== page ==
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UPDATED BY MARIA SIEVERDING JUNE 23, 2016 1 P.M.
Beyond home: The trip to Yellowstone
Outing exposes local teens to life outside of county
Seven Ripley County teens will embark on a 14-day adventure to one of the country’s most popular national parks, thanks to the generosity of local organizations and individuals. The Milan, JCD and South Ripley students will have the opportunity to see nature and wildlife up close that otherwise they might see only on TV or read about in books. The non-profit American Youth Outreach Unlimited (AYOU) provides the chaperoned trip, expense-free to the selected teenagers. Kendall Hankins one of the local founders along with Jim Waldo, figures they have taken 24 local teens to the park over the past six years. These deserving teens were chosen from a field of applicants who expressed a desire to experience what’s beyond their home.. “For many, this might be the last chance to see what’s outside of Ripley County,” Hankins said. The schools work with the organization to identify students, preferably juniors, who then fill out the application and write an essay on why they would like to attend.
KENDALL HANKINS PHOTO
Pictured is a sow grizzly bear and her cub. These animals have been spotted at previous Yellowstone outings.
The 2016 AYOU scholarship recipients are: Karl Hoffrogge and Evan Smith, both of Milan; Taylor Carroll-Ordis Perry and Jeremy Burton, all of Jac-Cen-Del, and Mikayla Elam, Courtney Guerra and Morgan Clark, all from South Ripley. The Kiwanis, Lions clubs, Tri-Kappa and other local civic groups have contributed to raise the $1,400 it costs to send each student to Yellowstone Park in Wyoming. This covers the cost of camping equipment (sleeping bags, tents, etc.), travel, food and even spending money. They usually take 4 to 6 students.
The chaperones, such as Hankins, pay their own way and often use valuable vacation time from work to attend. For Hankins, who has figured he’s spent 600 days at Yellowstone over the past 15 years, it all connected when he took a teenager turkey hunting years ago, and saw how the experience and the mentorship benefited the student.
“For me it’s an opportunity to give someone a “new” dream. For the first time in most of their young lives something has come along that is completely and wholly designed around them. We want them to dream new dreams and understand that the boundaries in life are nothing more than opportunities to build upon,” Hankins said. He wants them to look outside the box when it comes to people and their surroundings. “I say to them reach further, beyond your comfort zone, and past the point of what used to be impossible and run with your dreams.” More importantly, AYOU is about friendship and trust. “Most of all they know before, during and after the trip they have a friend for life in all of us.”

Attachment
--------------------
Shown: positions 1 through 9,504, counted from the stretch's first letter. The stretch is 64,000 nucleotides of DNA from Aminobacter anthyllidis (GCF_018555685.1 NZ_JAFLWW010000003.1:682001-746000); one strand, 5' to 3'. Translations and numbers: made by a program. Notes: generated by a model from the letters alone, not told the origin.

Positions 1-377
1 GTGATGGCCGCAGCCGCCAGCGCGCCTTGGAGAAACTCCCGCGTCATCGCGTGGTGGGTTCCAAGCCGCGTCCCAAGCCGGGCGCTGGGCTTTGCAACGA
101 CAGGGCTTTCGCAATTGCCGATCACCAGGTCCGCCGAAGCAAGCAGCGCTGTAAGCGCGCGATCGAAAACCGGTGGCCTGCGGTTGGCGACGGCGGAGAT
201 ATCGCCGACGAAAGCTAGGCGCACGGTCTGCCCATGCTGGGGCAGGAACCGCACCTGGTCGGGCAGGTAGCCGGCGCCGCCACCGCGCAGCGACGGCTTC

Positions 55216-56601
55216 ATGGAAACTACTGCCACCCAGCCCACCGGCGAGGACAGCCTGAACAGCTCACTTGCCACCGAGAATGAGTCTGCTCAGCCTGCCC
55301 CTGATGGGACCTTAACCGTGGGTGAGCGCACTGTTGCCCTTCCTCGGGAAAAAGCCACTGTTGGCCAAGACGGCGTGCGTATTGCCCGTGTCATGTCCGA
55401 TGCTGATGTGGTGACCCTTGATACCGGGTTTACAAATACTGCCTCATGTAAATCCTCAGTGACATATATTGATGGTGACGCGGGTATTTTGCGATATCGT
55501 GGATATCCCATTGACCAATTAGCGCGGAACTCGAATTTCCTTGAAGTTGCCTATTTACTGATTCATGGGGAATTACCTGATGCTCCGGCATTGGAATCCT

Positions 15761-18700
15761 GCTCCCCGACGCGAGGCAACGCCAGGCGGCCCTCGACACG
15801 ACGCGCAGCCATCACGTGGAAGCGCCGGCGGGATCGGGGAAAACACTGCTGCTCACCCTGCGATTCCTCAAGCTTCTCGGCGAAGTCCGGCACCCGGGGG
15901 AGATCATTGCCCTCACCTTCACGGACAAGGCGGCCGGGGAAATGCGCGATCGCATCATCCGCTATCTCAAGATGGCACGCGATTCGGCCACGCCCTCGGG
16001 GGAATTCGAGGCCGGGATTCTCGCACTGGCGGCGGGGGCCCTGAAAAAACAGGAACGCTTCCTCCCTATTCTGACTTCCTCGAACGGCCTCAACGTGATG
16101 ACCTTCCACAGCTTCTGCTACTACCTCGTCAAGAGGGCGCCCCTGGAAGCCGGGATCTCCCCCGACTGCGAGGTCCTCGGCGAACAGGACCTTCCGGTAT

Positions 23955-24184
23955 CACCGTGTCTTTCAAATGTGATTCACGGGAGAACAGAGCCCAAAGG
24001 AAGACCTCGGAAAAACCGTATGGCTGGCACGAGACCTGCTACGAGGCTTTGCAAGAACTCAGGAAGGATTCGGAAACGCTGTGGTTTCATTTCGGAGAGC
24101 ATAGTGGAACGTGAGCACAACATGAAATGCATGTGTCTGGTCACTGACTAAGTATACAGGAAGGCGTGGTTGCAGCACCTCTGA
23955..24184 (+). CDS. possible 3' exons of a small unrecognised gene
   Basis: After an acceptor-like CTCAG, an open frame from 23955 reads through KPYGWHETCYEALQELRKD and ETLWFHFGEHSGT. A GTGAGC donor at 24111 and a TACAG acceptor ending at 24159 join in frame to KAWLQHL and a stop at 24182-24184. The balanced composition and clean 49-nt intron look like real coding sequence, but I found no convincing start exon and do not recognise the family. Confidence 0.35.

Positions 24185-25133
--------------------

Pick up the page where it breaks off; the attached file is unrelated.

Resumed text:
The first time they went there were five adults with the group, and this time they’ll have the same, but both men and women. Initially, the program was only for males, but they got more women chaperones so they could open it to female students as well. Margie Nickel of Friendship Bank is returning to go again as a chaperone. They will leave July 3 and it will take about 25 hours to reach their destination by car, with a stop in South Dakota to see Mt. Rushmore, Crazy Horse, and the Badlands, before they arrive to the national park in Wyoming. He hopes the group sees not just bear, mountain lions, elk, antelope, etc., but an ecosystem that needs to be kept intact for generations to come to experience as well. Again, it’s a trip of a lifetime, but moreover, a chance to reach a dream for many. While they have raised the funds necessary for the trip, if anyone is interested in donating for next year’s trip, email Kendall Hankins at email@example.com
or call 812-756-2339.
Local Bulletin Board
Deadline: Friday, August 5
Tyson Fund grant applications available
It is almost here! What you ask? Many years ago, before Jim Tyson passed away, he wanted to set up a system to perpetually assist the residents in Versailles with things that might otherwise increase their taxes. He decided that he would set up a trust so that groups that are nonprofit and hold an IRS 501c (3) or (4) exemption could request funds to help them out with projects that would otherwise fall on the taxpayers in the Versailles area! Each year about this time, an open application process is offered so that the Tyson Fund Trustees can decide what projects will benefit from this year’s trust distribution. To qualify for the funds you must be from/in the Versailles area. Must be nonprofit and must hold an IRS 501c (3) or (4) exemption. To learn more and find out how to apply pick up a copy of The Versailles Republican dated May 26.